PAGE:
In Contempt Of Court And Seeking To Stay A Previous Order

Nowacki v. Nowacki (2015), [2015] WDFL 4094 (ONCA)

In this Court of Appeal case, the Applicant wife is seeking to stay a final divorce order while in contempt of previous court orders.

Background

The parties married in 2009 and their son was born a year later.  While the child was an infant, the family travelled to Poland and the parties separated while there.  The wife kept the son with her in Poland and refused to return to Canada.  The husband obtained a court order granting him temporary custody and requiring the wife to return their son to Canada and deliver him to his father.  The wife did not comply with this order and others relating to the child and was in contempt of court.

The husband was granted a divorce in Ontario, but the wife brought a motion seeking to have the divorce order set aside.  The judge hearing the motion stayed the motion to allow her to purge her contempt.  The wife’s motion was eventually dismissed as she failed to do so by complying with the previous Ontario orders.

The wife is seeking to stay the final divorce order.  The husband argues on a cross-motion that the court should not hear her request for a stay while she remains in contempt of court.

Analysis

The Ontario Court of Appeal has discretion to refuse to hear an appeal by a litigant who has not purged a contempt order in the same proceedings.  Citing Justice Laskin’s dissent in Dickie v Dickie (ONCA), Justice Huscroft noted that the Court’s discretion may also be invoked when the order being appealed is closely connected to a willfully breached order or orders.  Furthermore, as Justice Laskin explained “in each case the court must consider whether hearing the appeal before the breach is cured would abuse the court’s process or impede the course of justice.”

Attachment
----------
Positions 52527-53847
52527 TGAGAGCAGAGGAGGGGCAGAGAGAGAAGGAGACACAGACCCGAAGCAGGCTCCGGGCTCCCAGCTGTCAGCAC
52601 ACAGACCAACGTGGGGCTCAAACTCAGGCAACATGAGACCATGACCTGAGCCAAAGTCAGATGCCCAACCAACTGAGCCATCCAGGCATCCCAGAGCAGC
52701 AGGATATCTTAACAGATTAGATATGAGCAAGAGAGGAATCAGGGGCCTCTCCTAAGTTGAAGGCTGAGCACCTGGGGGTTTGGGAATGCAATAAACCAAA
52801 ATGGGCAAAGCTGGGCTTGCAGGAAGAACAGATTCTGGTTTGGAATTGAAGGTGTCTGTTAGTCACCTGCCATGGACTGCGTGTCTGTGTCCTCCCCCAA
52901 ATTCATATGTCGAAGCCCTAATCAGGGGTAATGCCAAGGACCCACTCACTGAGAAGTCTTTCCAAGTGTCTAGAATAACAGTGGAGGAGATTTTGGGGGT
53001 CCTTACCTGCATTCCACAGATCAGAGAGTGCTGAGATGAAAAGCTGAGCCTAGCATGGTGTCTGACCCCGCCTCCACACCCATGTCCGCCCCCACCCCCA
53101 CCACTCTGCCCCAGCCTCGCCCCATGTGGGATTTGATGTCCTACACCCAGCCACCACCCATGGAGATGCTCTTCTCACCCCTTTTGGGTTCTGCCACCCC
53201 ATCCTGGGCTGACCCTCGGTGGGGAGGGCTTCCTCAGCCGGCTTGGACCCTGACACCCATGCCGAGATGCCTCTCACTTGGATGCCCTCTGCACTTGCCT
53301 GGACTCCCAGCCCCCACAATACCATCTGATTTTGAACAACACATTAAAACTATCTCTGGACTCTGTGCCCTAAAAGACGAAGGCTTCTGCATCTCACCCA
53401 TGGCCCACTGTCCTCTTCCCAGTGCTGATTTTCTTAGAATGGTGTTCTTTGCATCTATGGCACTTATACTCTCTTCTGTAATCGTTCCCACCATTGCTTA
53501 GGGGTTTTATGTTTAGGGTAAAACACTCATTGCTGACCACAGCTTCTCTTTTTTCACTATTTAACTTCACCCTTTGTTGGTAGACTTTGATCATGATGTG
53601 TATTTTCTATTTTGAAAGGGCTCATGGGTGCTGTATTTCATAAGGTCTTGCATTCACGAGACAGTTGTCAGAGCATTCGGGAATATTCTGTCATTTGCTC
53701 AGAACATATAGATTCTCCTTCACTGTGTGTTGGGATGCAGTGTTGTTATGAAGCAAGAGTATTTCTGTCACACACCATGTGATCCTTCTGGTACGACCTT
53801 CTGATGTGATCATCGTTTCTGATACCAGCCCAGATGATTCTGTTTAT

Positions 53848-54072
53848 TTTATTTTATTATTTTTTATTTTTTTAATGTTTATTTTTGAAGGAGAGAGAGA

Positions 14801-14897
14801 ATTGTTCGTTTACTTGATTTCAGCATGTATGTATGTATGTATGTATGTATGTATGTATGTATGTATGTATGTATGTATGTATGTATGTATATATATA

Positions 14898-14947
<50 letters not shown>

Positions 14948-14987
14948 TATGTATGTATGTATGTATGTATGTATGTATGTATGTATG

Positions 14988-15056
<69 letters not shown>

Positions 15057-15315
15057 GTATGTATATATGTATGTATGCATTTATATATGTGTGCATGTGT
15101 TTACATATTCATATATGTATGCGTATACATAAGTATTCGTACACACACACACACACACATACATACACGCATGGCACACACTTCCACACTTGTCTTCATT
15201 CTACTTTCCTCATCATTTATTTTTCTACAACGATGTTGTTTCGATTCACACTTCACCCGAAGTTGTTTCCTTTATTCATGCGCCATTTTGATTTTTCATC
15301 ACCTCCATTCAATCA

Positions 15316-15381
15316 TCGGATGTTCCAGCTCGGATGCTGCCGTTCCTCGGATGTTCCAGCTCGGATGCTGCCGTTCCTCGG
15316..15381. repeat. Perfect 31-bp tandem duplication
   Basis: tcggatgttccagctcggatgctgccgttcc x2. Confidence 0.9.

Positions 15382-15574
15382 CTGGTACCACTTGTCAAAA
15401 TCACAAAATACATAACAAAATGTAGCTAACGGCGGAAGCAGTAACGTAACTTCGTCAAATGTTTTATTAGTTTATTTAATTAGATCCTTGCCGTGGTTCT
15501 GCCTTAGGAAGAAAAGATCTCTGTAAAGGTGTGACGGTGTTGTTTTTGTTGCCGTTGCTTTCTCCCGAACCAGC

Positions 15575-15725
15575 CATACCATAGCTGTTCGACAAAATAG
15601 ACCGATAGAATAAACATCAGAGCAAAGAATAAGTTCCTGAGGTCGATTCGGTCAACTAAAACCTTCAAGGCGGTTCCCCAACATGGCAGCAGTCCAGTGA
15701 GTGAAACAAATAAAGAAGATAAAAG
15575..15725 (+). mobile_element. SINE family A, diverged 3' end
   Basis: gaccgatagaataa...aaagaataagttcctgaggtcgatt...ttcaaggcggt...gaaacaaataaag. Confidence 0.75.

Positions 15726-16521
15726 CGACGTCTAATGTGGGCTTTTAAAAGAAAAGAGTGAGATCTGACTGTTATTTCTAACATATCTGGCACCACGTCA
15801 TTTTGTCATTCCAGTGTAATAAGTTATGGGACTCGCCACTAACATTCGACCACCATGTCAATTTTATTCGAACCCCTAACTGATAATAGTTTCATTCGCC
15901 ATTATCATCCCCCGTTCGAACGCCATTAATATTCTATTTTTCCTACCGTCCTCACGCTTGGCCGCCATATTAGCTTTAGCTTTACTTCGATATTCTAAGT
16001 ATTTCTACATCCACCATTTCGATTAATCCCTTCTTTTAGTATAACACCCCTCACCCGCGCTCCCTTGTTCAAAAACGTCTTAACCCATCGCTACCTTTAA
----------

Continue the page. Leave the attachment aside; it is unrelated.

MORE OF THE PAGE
In this case, the divorce and child custody proceedings were intimately connected.  The wife sought equitable relief in the form of an order to stay an Ontario divorce while she was in contempt of Ontario court orders requiring her to return the child to Canada.  If she were successful in obtaining a stay of the final divorce order, it would result in an unjust situation.  A stay of the Ontario divorce order would allow the wife to pursue more divorce, custody, and support proceedings in Poland which would be more favourable to her.  She would then be able to seek enforcement of the Polish court orders in Ontario.

However, the decisions of foreign courts do not sanction a refusal to comply with valid Ontario court orders.  As such, the decisions of the Polish courts concerning custody of the child do not absolve the wife of her contempt of court in Ontario.

The husband’s cross-motion was granted and the wife was prohibited from proceeding with her motion.

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